History, 1838–1856, volume A-1 [23 December 1805–30 August 1834]

  • Source Note
  • Historical Introduction
Page 391
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possessed by the mob of , or others, and are now un[HC 1:451]lawfully detained from the use and possession of our people; that whereas our people have been driven and scattered into the counties of , , Van Beuren, , and others, where in many cases, they are destitute of the common necessaries of life in this, even this winter season; and that whereas the guns which were taken from our people, as set forth in the affidavit, are kept from them;— Therefore, in behalf of our society, which is so scattered and suffering, we, your petitioners, ask aid and assistance of your Excellency, that we may be restored to our lands, houses, and property, and protected in them by the militia of the . if legal, or by a detachment of the Rangers, which might be located at , instead of “Cantonement <at> Leavenworth” till peace can be restored -[This could be done probably, by conferring with the president, or perhaps with General Dodge]- Also we ask, that our men may be organized into companies of Guards, and be furnished with arms by the state, to assist in maintaining their rights against the unhallowed power of the mob of :
And then, when arrangements are made to protect us in our persons, and property, (which cannot be done without an armed force, nor would it be prudent to risque our lives there, without guards, till we receive strength from our friends, to protect ourselves) we wish a court of enquiry instituted to investigate the whole matter of the Mob against the Mormons, and we will ever pray.
(signed) ,
. Mo.) .
December 6th 1833) , .
, ,”
The following letter accompanied the foregoing petition:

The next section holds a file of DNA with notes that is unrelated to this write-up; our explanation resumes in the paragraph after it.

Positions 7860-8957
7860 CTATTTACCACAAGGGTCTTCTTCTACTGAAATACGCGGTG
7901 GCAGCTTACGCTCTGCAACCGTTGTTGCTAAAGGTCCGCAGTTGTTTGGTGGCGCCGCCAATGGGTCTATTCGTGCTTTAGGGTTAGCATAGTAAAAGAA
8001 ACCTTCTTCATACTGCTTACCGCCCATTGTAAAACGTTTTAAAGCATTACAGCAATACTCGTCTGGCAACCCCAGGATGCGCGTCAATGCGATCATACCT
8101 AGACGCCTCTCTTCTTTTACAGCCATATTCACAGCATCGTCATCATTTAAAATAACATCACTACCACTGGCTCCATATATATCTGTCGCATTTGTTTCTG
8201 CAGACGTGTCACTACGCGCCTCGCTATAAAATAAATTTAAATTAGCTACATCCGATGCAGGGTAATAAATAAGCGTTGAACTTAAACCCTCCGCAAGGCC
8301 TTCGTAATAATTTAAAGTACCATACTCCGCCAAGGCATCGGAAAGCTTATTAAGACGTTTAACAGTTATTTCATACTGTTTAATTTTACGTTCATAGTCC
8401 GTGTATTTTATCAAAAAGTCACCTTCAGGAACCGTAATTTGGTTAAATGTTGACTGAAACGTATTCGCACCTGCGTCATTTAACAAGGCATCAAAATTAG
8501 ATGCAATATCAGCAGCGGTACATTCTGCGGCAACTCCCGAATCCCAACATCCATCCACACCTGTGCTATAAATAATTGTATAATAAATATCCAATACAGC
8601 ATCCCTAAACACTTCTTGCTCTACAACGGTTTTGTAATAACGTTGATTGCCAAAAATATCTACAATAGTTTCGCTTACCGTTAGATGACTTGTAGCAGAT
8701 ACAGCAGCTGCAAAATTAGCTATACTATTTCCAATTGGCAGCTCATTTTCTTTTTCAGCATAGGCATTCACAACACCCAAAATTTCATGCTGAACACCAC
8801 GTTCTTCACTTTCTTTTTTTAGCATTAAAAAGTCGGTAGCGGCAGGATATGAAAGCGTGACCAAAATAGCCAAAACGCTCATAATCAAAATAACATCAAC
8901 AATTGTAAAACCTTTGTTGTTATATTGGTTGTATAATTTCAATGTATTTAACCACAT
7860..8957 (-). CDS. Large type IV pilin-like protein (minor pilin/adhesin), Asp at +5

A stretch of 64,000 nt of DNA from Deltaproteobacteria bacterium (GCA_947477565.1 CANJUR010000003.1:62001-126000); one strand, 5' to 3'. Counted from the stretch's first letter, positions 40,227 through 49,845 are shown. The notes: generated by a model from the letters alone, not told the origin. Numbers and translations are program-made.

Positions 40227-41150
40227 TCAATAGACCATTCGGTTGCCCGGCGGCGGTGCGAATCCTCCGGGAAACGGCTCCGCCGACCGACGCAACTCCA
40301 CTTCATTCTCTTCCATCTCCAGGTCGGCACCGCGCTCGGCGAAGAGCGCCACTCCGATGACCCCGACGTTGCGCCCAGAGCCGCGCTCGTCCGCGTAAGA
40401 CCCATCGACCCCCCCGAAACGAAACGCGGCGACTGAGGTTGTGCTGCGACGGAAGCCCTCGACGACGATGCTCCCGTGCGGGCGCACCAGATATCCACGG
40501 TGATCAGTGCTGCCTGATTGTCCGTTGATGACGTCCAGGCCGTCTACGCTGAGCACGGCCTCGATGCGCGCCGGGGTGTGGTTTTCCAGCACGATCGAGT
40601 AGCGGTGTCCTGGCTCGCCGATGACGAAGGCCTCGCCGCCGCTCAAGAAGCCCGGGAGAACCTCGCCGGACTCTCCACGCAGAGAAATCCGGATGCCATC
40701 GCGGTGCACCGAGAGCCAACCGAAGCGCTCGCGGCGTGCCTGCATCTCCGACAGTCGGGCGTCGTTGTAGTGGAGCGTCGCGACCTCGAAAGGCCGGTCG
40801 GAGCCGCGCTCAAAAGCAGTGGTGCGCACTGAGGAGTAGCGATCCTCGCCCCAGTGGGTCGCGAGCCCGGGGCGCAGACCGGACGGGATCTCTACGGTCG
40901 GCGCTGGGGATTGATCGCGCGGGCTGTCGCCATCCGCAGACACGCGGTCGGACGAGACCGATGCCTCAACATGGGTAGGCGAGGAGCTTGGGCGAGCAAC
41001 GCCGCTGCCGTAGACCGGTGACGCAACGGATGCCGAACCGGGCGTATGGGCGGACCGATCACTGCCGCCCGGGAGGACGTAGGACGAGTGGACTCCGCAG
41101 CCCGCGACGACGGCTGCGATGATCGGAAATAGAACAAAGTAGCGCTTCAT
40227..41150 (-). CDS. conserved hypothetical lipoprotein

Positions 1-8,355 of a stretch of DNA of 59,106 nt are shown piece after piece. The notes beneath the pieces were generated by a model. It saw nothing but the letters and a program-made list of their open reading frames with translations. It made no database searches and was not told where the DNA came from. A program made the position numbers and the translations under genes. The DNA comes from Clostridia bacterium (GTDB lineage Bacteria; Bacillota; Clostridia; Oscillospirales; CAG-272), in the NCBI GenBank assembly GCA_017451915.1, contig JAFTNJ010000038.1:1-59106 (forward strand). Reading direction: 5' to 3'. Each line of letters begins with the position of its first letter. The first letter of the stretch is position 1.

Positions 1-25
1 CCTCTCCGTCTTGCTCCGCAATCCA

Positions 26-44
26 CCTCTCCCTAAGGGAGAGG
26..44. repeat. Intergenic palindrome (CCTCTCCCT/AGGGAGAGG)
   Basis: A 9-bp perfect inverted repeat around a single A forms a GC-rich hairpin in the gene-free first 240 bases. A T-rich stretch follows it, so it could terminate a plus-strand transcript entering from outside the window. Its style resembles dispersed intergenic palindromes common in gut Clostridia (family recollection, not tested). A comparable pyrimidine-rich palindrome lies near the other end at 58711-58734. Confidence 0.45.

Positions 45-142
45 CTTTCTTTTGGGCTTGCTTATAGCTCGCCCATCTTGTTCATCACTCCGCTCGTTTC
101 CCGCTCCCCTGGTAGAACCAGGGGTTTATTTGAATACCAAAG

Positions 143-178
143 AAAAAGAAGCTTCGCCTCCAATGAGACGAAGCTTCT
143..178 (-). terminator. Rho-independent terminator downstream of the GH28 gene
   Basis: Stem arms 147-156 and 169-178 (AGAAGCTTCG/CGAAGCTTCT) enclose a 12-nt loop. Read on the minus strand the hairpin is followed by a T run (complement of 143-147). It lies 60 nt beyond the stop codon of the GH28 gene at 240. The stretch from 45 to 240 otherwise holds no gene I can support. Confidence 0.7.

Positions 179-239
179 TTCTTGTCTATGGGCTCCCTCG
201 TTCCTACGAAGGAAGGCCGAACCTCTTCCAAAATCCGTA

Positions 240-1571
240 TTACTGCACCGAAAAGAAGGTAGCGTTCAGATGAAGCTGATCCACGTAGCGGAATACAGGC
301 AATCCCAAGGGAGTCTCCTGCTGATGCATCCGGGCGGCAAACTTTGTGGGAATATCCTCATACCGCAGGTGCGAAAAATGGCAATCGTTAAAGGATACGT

December 6th. 1833.
Dear Sir,
Your Excellency will perceive by the Petition [p. 391]
possessed by the mob of , or others, and are now un[HC 1:451]lawfully detained from the use and possession of our people; that whereas our people have been driven and scattered into the counties of , , Van Beuren, , and others, where in many cases, they are destitute of the common necessaries of life in this, even this winter season; and that whereas the guns which were taken from our people, as set forth in the affidavit, are kept from them;— Therefore, in behalf of our society, which is so scattered and suffering, we, your petitioners, ask aid and assistance of your Excellency, that we may be restored to our lands, houses, and property, and protected in them by the militia of the . if legal, or by a detachment of the Rangers, which might be located at , instead of “Cantonement at Leavenworth” till peace can be restored -[This could be done probably, by conferring with the president, or perhaps with General Dodge]- Also we ask, that our men may be organized into companies of Guards, and be furnished with arms by the state, to assist in maintaining their rights against the unhallowed power of the mob of :
And then, when arrangements are made to protect us in our persons, and property, (which cannot be done without an armed force, nor would it be prudent to risque our lives there, without guards, till we receive strength from our friends, to protect ourselves) we wish a court of enquiry instituted to investigate the whole matter of the Mob against the Mormons, and we will ever pray.
(signed) ,
. Mo.) .
December 6th 1833) , .
, ,”
The following letter accompanied the foregoing petition:
December 6th. 1833.
Dear Sir,
Your Excellency will perceive by the Petition [p. 391]
Page 391